‘And So I Love It’
Review of Clarice Lispector, Near to the Wild Heart trans. Alison Entrekin;
The Passion According to G.H. trans. Idra Novey; Água Viva trans. Stefan Tobler;
A Breath of Life trans. Johnny Lorenz (New Directions, 2012).
Towards the end of Clarice Lispector’s first novel Near to the Wild Heart (Perto do coração selvagem, 1943), there is an exchange between Joanna, the heroine, and her bemused husband Otávio, that seven decades on has the capacity to shock:
‘It’ll only be over when I have a child, she repeated, vague, obstinate.
Otávio opened his eyes at her. ‘A little contrived this idea, don’t you think?’ he asked ironically.
‘What has been between us isn’t enough in itself. Whereas after a child there will be nothing left for us but separation.’
‘And what about the child?’, he asked. ‘What will the poor thing’s role be in this whole wise arrangement?’
‘Oh, he’ll live,’ she answered.
‘Is that all?’ he said, trying sarcasm.
‘What else can you do besides that?’
Otávio, thinking she was waiting, despite his shyness and anger at obeying her, concluded hesitantly:
‘Be happy, for example.’
Joana raised her eyes and looked at him from afar with surprise and a certain glee – why? – Otávio wondered frightened. He blushed as if he had made a ridiculous joke.
Otávio has been caught out expressing a hope. In Joana’s world of introspection and impulse, where there are no ideals or obligations, just freedom from such illusions, he has spoken like a child. Momentarily, though she quickly recovers, she loves him for it.
Chaya Pinkhasovna Lispector was born in 1920 in the western Ukraine, and was taken by her parents to Brazil shortly after her first birthday. Benjamin Moser, her biographer, has unearthed the appalling history that her mother had contracted syphilis after being raped by Russian soldiers. In the folk medicine of the region, the best cure for syphilis was to conceive a child, and Clarice, as she became known, was the product of that attempt. The family settled first in the north east before moving to Pernambuco, where Clarice’s mother died aged 42, ravaged by her disease. Clarice was aware of her history, trying to write stories she hoped might have a healing effect. ‘Except I didn’t cure my mother. And to this day that guilt weighs on me.’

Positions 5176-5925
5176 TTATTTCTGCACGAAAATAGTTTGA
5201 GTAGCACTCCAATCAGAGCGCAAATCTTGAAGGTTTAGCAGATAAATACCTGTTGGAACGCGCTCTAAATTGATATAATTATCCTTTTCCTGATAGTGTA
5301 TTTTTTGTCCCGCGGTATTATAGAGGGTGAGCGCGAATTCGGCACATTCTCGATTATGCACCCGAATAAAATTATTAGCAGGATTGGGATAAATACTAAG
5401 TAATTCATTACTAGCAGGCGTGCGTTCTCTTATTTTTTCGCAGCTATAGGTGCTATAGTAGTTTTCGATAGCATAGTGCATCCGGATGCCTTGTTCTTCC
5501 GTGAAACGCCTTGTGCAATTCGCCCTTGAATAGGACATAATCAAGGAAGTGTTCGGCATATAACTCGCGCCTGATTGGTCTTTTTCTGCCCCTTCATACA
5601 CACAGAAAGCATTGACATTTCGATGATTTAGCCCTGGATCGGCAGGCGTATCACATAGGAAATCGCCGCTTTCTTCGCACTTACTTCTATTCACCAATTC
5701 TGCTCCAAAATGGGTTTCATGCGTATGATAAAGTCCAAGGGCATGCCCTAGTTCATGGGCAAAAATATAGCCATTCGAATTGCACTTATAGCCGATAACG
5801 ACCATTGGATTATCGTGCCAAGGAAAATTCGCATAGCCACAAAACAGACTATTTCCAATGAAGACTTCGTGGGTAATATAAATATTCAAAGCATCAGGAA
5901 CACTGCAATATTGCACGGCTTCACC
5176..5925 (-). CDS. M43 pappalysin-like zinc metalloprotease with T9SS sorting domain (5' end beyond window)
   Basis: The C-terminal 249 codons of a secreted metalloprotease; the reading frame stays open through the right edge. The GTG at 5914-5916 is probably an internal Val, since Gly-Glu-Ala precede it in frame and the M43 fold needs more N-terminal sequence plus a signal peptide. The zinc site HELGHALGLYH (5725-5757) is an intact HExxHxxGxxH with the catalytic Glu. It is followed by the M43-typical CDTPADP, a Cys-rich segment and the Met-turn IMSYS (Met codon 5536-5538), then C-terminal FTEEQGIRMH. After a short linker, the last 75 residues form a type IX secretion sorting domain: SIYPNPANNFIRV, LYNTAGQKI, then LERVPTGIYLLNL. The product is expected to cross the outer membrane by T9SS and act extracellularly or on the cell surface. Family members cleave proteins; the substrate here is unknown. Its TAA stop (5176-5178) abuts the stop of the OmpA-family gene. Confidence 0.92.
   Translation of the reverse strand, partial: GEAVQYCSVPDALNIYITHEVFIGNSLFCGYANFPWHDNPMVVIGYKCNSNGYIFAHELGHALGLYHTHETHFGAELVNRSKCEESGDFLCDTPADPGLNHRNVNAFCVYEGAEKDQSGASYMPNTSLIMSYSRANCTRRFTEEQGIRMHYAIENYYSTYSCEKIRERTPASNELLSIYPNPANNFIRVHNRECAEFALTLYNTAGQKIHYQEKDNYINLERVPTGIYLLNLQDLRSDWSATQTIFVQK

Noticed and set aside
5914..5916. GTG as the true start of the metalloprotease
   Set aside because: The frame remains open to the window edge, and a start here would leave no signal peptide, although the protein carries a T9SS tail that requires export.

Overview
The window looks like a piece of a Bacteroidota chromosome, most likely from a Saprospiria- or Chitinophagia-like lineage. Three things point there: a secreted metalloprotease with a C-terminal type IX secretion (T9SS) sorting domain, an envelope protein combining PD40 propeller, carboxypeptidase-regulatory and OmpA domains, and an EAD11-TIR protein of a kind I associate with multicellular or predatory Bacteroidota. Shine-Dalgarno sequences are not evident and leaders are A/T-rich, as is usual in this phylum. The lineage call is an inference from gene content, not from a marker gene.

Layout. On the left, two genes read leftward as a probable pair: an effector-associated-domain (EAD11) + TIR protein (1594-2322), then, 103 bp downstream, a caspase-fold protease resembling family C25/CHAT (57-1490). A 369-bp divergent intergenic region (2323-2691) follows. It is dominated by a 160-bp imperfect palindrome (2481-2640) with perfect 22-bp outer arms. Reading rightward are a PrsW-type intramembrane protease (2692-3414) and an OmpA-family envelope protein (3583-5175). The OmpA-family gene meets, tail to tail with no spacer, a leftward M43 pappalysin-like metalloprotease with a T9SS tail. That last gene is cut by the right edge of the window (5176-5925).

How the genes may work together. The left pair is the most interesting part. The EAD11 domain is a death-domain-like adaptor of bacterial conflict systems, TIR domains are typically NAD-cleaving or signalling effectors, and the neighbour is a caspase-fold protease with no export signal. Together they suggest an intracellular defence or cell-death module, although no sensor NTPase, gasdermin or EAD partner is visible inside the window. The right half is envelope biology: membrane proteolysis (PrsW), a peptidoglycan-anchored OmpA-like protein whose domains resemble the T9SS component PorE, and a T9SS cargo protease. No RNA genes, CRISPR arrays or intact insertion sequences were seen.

She grew up speaking a guttural Portuguese with a strong regional accent, but did well at school, and when the surviving family moved to Rio de Janeiro in 1935, she succeeded in entering the university’s prestigious law school. Her much-loved father died in 1940. By then she had published her first story and begun working as a journalist with the Agençia Nacional. In 1943, she married a fellow student and spent the next fifteen years as a diplomat’s wife in Naples, Bern, Devon and Washington. ‘I hated it,’ she wrote. ‘I gave dinner parties, I did everything you’re supposed to do, but with a disgust’. In 1959, feeling her literary career was also suffering, she left her husband and returned to Rio, where she lived until her death from cancer in 1977.
That career had begun with the ‘hurricane’ success of Near to the Wild Heart in 1943. Along with nine collections of short stories and five books for children, she wrote eight further novels, of which four have previously appeared in English. Moser’s biography Why This World (2009), however, has aroused fresh interest in this uniquely challenging author, leading to the four books currently under review.
Not much happens in a Lispector novel. In Near to the Wild Heart, Joanna recalls her childhood, is orphaned and adopted by an aunt, attends boarding school, marries, chats with her husband’s mistress, takes a lover, and loses both husband and lover. But this ‘plot’ is incidental to the life of her mind, with all the real action inside. In The Passion of GH (A paixão segundo G.H., 1964), the heroine, known only by her initials, goes to clean the room of the maid who has given notice the day before, and has an apocalyptic encounter with a cockroach. The whole book takes place in the maid’s room, or rather, in GH’s thoughts. Água Viva (Água viva, 1973), has no trace of a plot, rather a series of rhapsodic fragments, while A Breath of Life (Um sopro de vida; pulsções, 1978), explores the purely mental relationship between a character called ‘the author’ and his creation ‘Angela’. All four works are better categorized as internal dialogues; between Joanna and Otávio; between G.H. and various interlocutors (her former husband, the doctor who performed her abortion and, of course, the cockroach); and between ‘the author’ and Angela. Even Água Viva is addressed, in combative terms, to a putative reader called ‘you’.